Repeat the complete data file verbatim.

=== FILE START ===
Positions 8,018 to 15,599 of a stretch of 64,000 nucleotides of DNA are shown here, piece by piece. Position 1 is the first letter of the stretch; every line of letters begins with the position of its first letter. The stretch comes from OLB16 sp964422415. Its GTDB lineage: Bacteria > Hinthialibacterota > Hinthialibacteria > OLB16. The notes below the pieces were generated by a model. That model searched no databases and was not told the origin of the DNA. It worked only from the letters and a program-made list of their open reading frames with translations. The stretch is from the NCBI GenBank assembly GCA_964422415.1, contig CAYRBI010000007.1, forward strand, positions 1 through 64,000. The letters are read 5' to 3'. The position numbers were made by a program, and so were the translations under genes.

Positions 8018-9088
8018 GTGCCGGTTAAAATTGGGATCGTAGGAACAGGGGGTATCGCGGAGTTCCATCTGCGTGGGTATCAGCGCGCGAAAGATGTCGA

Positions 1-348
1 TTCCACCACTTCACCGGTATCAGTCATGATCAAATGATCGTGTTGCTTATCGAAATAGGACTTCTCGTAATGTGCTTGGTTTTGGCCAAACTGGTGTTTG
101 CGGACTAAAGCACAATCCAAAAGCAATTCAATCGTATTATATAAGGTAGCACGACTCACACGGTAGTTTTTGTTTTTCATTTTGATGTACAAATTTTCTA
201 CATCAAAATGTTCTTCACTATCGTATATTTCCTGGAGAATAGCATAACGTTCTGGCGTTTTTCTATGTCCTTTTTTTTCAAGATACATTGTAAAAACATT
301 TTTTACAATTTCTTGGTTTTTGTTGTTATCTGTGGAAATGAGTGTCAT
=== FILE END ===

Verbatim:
Positions 8,018 to 15,599 of a stretch of 64,000 nucleotides of DNA are shown here, piece by piece. Position 1 is the first letter of the stretch; every line of letters begins with the position of its first letter. The stretch comes from OLB16 sp964422415. Its GTDB lineage: Bacteria > Hinthialibacterota > Hinthialibacteria > OLB16. The notes below the pieces were generated by a model. That model searched no databases and was not told the origin of the DNA. It worked only from the letters and a program-made list of their open reading frames with translations. The stretch is from the NCBI GenBank assembly GCA_964422415.1, contig CAYRBI010000007.1, forward strand, positions 1 through 64,000. The letters are read 5' to 3'. The position numbers were made by a program, and so were the translations under genes.

Positions 8018-9088
8018 GTGCCGGTTAAAATTGGGATCGTAGGAACAGGGGGTATCGCGGAGTTCCATCTGCGTGGGTATCAGCGCGCGAAAGATGTCGA

Positions 1-348
1 TTCCACCACTTCACCGGTATCAGTCATGATCAAATGATCGTGTTGCTTATCGAAATAGGACTTCTCGTAATGTGCTTGGTTTTGGCCAAACTGGTGTTTG
101 CGGACTAAAGCACAATCCAAAAGCAATTCAATCGTATTATATAAGGTAGCACGACTCACACGGTAGTTTTTGTTTTTCATTTTGATGTACAAATTTTCTA
201 CATCAAAATGTTCTTCACTATCGTATATTTCCTGGAGAATAGCATAACGTTCTGGCGTTTTTCTATGTCCTTTTTTTTCAAGATACATTGTAAAAACATT
301 TTTTACAATTTCTTGGTTTTTGTTGTTATCTGTGGAAATGAGTGTCAT